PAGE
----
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Belgium is to issue iodine tablets to its entire population as part of a revised nuclear emergency plan, a measure unveiled just months after it emerged that ISIS-linked bombers spied on a top scientist and hoped to build a "dirty bomb.”
A dose of iodine, which helps to limit the effects of radiation on the body, will be made available to all 11 million people in the small country, Health Minister Maggie De Block told reporters Thursday.
The move, which has yet to be finalized by officials, was triggered by a review of emergency plans initiated in the wake of the 2011 Fukushima nuclear meltdown in Japan, De Block said.
However, it also follows the discovery in that a senior researcher at a Belgian center which produces a significant portion of the world's supply of radioisotopes had been spied upon by a terror cell.
Secret film of the scientist was found Nov. 30 during a raid on the home of Mohamed Bakkali, an ISIS-linked suspect who has since been charged with involvement in the Paris attacks that killed 130 people and wounded hundreds more.
Last month it emerged the film was recorded by brothers Khalid and Ibrahim El Bakraoui, who were among the bombers responsible for the March terror attacks in Brussels.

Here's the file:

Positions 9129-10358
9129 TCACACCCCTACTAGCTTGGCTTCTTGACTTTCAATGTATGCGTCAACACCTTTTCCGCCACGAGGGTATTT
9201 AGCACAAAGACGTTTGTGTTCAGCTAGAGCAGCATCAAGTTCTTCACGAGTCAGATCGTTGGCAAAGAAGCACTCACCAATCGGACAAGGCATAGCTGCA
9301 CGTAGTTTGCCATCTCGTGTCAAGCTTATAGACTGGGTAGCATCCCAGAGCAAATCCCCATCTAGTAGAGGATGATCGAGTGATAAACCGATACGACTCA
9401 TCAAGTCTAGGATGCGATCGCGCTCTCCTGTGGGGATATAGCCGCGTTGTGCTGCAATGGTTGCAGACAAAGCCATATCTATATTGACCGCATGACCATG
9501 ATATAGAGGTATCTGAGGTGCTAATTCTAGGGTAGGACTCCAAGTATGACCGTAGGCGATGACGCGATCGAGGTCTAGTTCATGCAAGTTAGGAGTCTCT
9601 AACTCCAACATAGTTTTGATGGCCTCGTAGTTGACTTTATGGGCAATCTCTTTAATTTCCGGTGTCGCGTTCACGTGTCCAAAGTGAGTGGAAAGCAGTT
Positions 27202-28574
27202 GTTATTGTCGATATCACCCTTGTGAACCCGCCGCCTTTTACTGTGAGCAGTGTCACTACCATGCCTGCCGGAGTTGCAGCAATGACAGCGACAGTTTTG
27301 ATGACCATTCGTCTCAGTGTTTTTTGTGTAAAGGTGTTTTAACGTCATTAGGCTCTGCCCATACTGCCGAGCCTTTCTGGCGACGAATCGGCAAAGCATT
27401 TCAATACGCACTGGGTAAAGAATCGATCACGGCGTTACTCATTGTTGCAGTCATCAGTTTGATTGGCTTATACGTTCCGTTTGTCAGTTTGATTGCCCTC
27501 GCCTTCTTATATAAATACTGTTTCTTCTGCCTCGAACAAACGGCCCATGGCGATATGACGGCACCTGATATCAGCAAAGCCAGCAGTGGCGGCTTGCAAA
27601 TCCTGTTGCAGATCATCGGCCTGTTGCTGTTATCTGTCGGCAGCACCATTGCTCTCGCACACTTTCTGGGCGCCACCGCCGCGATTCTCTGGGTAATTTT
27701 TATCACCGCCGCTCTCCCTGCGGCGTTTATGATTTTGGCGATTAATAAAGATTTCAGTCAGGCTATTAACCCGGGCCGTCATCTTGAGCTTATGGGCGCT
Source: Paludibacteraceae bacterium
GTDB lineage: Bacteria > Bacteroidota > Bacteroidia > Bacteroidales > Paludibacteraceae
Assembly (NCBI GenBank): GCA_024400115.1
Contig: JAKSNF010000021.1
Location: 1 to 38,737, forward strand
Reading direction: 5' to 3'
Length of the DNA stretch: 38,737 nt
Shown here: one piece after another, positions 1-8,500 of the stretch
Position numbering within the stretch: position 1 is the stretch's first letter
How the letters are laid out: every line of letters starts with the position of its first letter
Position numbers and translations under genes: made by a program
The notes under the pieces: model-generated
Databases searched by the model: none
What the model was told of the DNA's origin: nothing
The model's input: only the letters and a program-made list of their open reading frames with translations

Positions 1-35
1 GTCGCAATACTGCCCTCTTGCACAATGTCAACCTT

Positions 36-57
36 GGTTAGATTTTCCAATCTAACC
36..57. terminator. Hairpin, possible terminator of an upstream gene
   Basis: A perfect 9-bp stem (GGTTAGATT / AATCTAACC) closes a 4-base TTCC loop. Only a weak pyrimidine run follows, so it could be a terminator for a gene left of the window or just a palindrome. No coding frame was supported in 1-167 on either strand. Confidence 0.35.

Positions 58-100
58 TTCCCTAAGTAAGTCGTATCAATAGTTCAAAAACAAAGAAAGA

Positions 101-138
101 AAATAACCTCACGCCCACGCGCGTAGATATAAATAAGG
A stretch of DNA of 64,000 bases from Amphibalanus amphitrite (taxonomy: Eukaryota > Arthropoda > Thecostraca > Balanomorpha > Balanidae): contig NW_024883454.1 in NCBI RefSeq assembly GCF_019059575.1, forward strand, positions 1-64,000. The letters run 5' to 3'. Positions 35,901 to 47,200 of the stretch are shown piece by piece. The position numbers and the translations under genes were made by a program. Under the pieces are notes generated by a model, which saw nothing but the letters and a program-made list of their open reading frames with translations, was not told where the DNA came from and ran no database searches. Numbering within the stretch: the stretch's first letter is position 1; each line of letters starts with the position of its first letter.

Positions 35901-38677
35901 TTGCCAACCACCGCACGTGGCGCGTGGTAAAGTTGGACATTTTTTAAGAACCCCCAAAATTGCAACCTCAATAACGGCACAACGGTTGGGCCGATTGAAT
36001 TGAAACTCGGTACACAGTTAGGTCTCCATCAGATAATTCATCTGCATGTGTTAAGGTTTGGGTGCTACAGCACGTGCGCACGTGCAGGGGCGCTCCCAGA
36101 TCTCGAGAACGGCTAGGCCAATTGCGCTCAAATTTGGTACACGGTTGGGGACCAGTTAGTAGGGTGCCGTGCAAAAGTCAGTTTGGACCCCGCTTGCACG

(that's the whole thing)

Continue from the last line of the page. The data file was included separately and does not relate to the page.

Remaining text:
There have also been concerns at the security of Belgium’s creaking nuclear energy plants, including two 40-year-old reactors.
Many foreign governments — and some states, including California and New York — issue iodine tablets, which work by filling the thyroid gland and preventing the absorption of radioactive iodide.
Belgium had originally planned to issue the tablets to people living near its Tihange and Doel nuclear plants but will now widen the distribution area so that the whole country is included. Belgium covers an area of 12,000 square miles — roughly the size of Maryland.
“Before, the iodine pills were only been given to people living in a perimeter of [14 miles] — now we are going to take measures for people within [62 miles],” De Block said. “We will provide iodine pills in the whole country."
She added: “It is not linked with the safety of our nuclear plants. The recommendation came after Fukushima … because obviously after Fukushima, we have more information regarding nuclear risks."
Although other countries have taken similar measures, experts are divided on its effectiveness.
The substance in the tablets, Potassium iodide, can’t protect the body from other radioactive elements and can cause side effects including gastro-intestinal upset, allergic reactions, rashes, and inflammation of the salivary glands, according to the U.S. Centers for Disease Control and Prevention.
The U.S. Nuclear Regulatory Commission says the distribution of iodine pills should be “considered” by individual states rather than “required,” according to Canada’s Nuclear Safety Commission.
Some countries, such as France and Sweden, pre-distribute iodine pills while others, such as Germany, stockpile them tablets at certain locations to be distributed in the event of an emergency.